It is completely understandable engineers transition into product roles since engineers understand how to build software and software is (most likely) the product. On the other hand, once you’ve made the transition, *keep your mouth shut* during product and design meetings – I’m kidding (but not really). When someone asks, “how long will this take to build?” or “how technically feasible is this?” be cautious in your answer because you’re now walking the fine line of stepping on developer toes. You don’t get to speak for the development team in terms of effort anymore – at least not until they have explicitly agreed on it themselves. Where I do find myself valuable is being the person who ends up saying, “this is more complicated because of x, y, and z” which comes back to the “speak up for yourself (and your team)” lecture.

What is your biggest challenge?

The tough part of product management: there is definitely no way to do it correctly. There are a hundred different ways to track goals, there are a hundred different ways to define an MVP (or an MLP, or an MMP, or whatever else we’re calling it these days), there are a hundred different ways to run processes and handoffs and communication, etc. I was fortunate to have a great mentor who provided a framework for how we would run our product process but if you don’t, I suggest looking up a few product frameworks from other teams and copy it. If some parts of the framework don’t apply to the makeup of your team, change it! There is no right way other than to try new things and iterate with what makes sense for you and your team.

The tough part about product management (coming from development): the difference in problem-solving. When programming, if you write a function to find the sum of two numbers and then call the function with two numbers, you get the sum of those two numbers (wow!). For the most part, it’s straightforward and the validation of what to build has been done. As a product manager, when your doing research for a new feature and customers are asking to be able to drag items up and down in a list, their underlying need may not be to move the items but rather group them together. Both features (moving vs grouping) will be useful to achieve their result but, depending on which feature you choose to build, will change the direction of your product.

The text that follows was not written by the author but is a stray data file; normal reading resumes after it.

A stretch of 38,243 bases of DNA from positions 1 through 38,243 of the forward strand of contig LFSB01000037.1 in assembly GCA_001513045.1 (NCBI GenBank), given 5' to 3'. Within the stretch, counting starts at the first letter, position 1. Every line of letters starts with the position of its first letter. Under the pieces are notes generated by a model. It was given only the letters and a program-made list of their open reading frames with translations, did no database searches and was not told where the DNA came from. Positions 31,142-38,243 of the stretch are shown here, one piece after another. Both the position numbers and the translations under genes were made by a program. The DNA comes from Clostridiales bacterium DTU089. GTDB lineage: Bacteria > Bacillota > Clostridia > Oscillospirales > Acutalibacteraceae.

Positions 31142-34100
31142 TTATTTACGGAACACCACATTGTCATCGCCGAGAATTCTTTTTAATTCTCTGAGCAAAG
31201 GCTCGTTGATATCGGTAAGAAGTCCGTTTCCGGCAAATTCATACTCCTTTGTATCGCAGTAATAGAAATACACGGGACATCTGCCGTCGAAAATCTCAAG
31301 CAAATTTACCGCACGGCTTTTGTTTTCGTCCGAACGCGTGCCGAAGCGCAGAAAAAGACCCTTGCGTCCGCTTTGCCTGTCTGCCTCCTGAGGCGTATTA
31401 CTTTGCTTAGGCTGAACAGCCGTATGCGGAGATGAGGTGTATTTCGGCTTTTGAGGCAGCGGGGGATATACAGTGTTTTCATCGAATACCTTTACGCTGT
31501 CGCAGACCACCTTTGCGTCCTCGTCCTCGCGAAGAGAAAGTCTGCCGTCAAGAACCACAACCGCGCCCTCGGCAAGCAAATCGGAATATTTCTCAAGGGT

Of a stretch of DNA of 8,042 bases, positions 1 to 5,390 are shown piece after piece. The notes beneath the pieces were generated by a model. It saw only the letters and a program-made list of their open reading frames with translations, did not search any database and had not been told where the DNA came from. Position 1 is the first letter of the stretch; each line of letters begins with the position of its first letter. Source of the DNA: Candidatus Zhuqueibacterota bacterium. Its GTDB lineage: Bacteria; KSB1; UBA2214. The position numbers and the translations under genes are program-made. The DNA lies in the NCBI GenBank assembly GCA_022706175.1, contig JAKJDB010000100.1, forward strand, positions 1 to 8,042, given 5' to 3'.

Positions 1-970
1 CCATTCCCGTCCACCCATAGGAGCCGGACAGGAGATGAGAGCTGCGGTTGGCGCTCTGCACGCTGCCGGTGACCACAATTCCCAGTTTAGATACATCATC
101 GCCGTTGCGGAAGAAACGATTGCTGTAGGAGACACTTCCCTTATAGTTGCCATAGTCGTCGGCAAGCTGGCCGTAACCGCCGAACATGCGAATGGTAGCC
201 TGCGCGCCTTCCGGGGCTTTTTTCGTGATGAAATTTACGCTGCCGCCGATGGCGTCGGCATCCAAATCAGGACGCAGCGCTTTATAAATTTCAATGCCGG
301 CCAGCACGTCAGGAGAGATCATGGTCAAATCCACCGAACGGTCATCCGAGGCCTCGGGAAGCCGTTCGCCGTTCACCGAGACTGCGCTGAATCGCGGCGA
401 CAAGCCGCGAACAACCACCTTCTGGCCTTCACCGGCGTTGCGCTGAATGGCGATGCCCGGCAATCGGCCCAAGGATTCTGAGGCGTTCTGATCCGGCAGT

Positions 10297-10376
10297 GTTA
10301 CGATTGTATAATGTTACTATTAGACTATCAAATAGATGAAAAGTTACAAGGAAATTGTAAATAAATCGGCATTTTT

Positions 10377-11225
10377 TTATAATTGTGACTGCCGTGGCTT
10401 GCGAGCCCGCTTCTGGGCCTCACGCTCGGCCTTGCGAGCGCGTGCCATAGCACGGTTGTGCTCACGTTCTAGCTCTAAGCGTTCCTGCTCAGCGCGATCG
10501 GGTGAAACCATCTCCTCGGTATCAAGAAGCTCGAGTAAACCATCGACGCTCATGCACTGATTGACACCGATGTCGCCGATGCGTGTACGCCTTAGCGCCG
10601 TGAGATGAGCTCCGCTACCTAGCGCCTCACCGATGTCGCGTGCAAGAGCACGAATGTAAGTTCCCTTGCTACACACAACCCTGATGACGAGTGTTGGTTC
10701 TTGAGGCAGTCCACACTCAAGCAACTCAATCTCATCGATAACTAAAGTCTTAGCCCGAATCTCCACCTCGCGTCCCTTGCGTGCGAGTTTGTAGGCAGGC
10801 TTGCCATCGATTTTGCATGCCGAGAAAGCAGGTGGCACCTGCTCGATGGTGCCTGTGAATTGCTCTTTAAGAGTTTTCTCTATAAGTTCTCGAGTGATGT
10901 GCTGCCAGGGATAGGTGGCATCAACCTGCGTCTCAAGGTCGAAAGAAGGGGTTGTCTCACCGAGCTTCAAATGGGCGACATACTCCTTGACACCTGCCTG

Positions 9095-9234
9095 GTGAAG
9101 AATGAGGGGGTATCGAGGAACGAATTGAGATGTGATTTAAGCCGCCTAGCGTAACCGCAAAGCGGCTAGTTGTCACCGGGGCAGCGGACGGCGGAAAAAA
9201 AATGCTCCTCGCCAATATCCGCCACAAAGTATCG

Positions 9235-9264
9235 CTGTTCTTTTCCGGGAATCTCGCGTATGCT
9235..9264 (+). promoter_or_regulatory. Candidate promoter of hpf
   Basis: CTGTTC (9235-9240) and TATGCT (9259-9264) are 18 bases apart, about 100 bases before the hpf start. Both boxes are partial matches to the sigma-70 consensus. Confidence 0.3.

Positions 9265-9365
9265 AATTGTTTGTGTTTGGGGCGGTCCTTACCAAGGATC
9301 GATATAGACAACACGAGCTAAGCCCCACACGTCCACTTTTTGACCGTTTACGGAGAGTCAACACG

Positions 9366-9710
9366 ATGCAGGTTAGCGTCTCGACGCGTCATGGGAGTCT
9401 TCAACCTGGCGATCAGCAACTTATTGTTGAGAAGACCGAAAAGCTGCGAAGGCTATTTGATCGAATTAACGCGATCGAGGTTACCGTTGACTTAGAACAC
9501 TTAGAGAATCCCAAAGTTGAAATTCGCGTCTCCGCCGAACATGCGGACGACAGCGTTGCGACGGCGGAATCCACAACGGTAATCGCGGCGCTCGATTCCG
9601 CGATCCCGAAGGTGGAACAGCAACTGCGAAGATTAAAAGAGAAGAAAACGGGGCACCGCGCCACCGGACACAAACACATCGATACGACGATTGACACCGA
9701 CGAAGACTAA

Do you have ONE advice for a developer wanting to become a Product Manager?

If I had one takeaway from my transition it would be to learn how to prioritize (if I was allowed two, I would include communication but I’m on a short leash). In my first week as a product manager, I had a list of 50 things I wanted to fix. I got through maybe 4 of them. If you stopped all development at your company, how long would it take to fix every *known* bug? 1 year? 2 years? 5 years? The sooner you take a deep breath and realize everything can’t be DEFCON 1, the quicker you’ll have a clear mind for your true priorities. Trust me on this one: everything will be okay – even if you’re still receiving hate mail (unless you’re receiving exceptionally more hate mail than you usually do, in which case, yeah, maybe something is broken).

There is an incredible balancing act you have to put on between customer needs, technical debt, sales and marketing requests, design changes, business priorities, and so on. Ask yourself: fixing small user experience debt feels great (again, coming back to fast feedback as an engineer) but will it move the business forward? It’s easy to constantly fix the small things; it’s hard to say “no” in order to achieve a greater goal. This is by far the toughest part for me because we end up saying “no” to a lot of great ideas – whether it doesn’t fit into our product direction or the timing isn’t right. Prioritize your customer needs while adding value to the product and, ultimately, the business.

Thanks for reading! You can reach me out on Twitter if you want to discuss anything project management related.